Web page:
August 17th is National Nonprofit Day – a day of acknowledgment established so that people may take a moment to appreciate the incredible impact that nonprofits have around the world. Not only are nonprofits the premier drivers of social good, but they’re also a huge benefit to our economy, accounting for millions of employees and volunteers, and countless funds being poured back into communities.
Philanthropy (like any industry) can get swept up in movements and trends. Some trends are buzzy but quickly flow through our cultural rivers, leaving little trace of their impact or original intent. But we’re here to talk about a growing movement that we hope wholeheartedly is here to stay. It’s the practice of bringing diversity, equity, and inclusion practices and trainings into the office, and ingraining them into the work culture. It’s a practice we see our clients (both foundations and nonprofits) doing more each year and something we see far less often in the tech industry. This needs to change.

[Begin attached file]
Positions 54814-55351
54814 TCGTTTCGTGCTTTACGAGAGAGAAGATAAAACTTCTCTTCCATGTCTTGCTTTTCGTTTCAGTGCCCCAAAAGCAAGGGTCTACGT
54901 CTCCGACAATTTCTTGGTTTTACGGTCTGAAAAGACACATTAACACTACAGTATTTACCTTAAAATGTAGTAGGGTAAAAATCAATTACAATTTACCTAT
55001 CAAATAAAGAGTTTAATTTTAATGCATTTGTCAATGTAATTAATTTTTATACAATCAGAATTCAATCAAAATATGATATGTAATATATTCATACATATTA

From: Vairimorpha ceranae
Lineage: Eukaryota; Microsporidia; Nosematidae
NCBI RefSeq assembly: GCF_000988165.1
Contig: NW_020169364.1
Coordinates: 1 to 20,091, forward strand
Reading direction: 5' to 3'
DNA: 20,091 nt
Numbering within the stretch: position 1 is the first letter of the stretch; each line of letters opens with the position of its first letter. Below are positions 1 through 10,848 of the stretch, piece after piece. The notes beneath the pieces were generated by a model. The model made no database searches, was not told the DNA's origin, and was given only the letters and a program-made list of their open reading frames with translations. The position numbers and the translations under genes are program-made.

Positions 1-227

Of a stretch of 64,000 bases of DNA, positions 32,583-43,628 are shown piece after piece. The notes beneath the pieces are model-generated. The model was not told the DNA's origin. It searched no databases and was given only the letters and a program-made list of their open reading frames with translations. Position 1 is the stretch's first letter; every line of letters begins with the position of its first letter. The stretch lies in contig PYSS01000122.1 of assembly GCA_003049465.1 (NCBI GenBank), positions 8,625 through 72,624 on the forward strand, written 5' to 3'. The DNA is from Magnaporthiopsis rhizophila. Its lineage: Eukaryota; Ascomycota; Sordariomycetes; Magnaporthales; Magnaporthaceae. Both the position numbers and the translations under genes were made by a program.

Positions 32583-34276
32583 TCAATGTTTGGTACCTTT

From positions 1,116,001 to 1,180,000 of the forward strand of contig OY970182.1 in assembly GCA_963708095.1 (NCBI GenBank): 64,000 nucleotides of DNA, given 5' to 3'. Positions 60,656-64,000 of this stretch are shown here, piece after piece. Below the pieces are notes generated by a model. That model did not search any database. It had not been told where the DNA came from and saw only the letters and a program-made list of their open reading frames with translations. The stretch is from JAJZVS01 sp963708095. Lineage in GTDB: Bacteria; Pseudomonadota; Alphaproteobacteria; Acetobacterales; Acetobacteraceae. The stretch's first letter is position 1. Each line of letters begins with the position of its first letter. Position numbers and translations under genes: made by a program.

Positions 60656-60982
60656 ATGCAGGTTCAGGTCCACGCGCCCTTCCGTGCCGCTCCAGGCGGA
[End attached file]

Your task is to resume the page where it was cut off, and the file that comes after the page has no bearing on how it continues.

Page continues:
It’s no secret that the tech industry has a diversity issue. As CNET’s Erin Carson reports, “the number of women and minorities at technology firms has changed little. Sometimes the numbers stay flat: From 2016 to 2017 Apple stayed at 32 percent women. Sometimes they fall backward: In 2016, Microsoft lost a percentage point.”